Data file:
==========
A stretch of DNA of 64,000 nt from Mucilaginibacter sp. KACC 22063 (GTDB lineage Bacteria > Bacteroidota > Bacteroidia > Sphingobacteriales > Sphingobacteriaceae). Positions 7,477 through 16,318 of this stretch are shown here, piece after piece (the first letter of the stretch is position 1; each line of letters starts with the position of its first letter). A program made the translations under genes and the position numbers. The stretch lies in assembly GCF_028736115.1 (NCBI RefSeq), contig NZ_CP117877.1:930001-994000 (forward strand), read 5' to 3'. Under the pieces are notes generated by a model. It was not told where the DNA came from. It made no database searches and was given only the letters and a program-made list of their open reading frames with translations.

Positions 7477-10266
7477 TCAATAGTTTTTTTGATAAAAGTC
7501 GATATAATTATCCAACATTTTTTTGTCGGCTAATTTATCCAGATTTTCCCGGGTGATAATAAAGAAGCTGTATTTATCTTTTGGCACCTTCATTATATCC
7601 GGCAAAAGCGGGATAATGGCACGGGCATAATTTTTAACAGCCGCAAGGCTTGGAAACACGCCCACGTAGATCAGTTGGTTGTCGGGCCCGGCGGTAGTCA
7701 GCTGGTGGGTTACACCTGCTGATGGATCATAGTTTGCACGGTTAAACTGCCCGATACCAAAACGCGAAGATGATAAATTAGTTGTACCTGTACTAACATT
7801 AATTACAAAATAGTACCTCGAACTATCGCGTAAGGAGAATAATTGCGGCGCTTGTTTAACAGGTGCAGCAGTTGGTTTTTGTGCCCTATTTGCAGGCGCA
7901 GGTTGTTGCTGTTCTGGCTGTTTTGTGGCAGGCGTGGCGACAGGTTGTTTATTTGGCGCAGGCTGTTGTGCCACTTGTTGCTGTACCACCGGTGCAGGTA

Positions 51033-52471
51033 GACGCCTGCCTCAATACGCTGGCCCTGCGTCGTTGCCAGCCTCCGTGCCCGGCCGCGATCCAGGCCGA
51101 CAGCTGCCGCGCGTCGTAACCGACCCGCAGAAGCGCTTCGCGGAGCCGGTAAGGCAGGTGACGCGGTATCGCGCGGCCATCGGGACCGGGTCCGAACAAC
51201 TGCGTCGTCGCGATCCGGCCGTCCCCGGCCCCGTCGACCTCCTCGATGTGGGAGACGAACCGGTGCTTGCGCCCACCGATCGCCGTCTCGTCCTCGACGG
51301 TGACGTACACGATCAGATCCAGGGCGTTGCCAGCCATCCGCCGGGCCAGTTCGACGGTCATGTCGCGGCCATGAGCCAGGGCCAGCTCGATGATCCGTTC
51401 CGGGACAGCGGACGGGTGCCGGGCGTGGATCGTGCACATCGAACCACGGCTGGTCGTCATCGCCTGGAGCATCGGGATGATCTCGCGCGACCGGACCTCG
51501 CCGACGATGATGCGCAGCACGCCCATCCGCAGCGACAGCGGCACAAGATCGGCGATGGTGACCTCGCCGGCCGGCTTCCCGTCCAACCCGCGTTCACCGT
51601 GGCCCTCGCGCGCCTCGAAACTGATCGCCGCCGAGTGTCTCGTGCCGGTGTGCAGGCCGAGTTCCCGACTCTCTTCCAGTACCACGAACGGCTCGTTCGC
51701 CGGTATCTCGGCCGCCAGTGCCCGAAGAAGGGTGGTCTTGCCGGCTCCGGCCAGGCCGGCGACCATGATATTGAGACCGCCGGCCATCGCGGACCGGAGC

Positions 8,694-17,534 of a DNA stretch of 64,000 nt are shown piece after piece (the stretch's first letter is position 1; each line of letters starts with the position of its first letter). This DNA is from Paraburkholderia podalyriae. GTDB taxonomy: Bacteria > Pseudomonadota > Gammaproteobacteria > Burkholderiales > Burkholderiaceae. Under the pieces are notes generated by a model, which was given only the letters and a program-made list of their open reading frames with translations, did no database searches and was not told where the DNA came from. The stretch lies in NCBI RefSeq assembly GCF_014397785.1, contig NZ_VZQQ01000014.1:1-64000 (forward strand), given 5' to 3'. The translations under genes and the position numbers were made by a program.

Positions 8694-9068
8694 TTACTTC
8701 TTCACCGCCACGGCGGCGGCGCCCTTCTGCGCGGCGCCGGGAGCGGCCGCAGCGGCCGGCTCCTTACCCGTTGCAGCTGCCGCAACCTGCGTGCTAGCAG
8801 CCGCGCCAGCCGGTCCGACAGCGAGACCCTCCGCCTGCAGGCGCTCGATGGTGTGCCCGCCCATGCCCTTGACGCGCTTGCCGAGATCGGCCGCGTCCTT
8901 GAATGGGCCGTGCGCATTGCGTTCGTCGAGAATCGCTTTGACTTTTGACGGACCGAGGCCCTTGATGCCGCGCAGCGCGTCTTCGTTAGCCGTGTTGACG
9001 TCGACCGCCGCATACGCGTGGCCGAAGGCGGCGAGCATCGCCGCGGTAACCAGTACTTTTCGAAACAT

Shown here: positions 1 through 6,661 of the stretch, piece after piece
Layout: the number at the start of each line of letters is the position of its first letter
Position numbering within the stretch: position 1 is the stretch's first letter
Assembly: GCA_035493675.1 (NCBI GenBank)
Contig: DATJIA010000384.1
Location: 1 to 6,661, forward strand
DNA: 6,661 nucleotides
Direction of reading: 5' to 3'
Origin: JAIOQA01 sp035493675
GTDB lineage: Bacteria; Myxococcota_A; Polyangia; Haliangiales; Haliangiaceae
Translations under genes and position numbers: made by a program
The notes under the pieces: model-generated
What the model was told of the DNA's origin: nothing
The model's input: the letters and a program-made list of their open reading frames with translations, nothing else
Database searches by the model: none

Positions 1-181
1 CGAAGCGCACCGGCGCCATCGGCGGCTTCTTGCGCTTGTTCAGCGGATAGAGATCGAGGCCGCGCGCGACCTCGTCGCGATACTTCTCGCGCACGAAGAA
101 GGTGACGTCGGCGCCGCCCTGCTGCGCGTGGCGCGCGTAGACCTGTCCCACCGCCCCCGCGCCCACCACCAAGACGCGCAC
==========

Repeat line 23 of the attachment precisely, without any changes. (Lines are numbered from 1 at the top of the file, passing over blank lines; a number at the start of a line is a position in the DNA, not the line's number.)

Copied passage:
8901 GAATGGGCCGTGCGCATTGCGTTCGTCGAGAATCGCTTTGACTTTTGACGGACCGAGGCCCTTGATGCCGCGCAGCGCGTCTTCGTTAGCCGTGTTGACG